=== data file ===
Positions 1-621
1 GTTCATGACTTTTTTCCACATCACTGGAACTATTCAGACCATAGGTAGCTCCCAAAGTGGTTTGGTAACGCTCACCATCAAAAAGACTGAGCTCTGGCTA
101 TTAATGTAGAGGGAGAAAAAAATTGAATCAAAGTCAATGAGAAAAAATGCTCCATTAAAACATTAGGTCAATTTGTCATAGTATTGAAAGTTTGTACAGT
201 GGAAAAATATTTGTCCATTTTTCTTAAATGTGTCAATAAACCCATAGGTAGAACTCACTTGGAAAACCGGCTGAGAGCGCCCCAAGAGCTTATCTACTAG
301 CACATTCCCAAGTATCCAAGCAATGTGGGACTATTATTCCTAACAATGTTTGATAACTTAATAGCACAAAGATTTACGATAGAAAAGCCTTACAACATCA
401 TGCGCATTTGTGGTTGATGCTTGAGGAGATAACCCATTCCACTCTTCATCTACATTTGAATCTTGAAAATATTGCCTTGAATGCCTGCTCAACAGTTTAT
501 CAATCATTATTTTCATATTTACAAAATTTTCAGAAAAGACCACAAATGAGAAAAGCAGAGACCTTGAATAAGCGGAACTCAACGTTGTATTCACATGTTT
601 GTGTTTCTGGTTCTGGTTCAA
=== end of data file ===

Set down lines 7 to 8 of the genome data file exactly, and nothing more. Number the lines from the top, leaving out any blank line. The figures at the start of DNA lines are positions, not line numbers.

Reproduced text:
501 CAATCATTATTTTCATATTTACAAAATTTTCAGAAAAGACCACAAATGAGAAAAGCAGAGACCTTGAATAAGCGGAACTCAACGTTGTATTCACATGTTT
601 GTGTTTCTGGTTCTGGTTCAA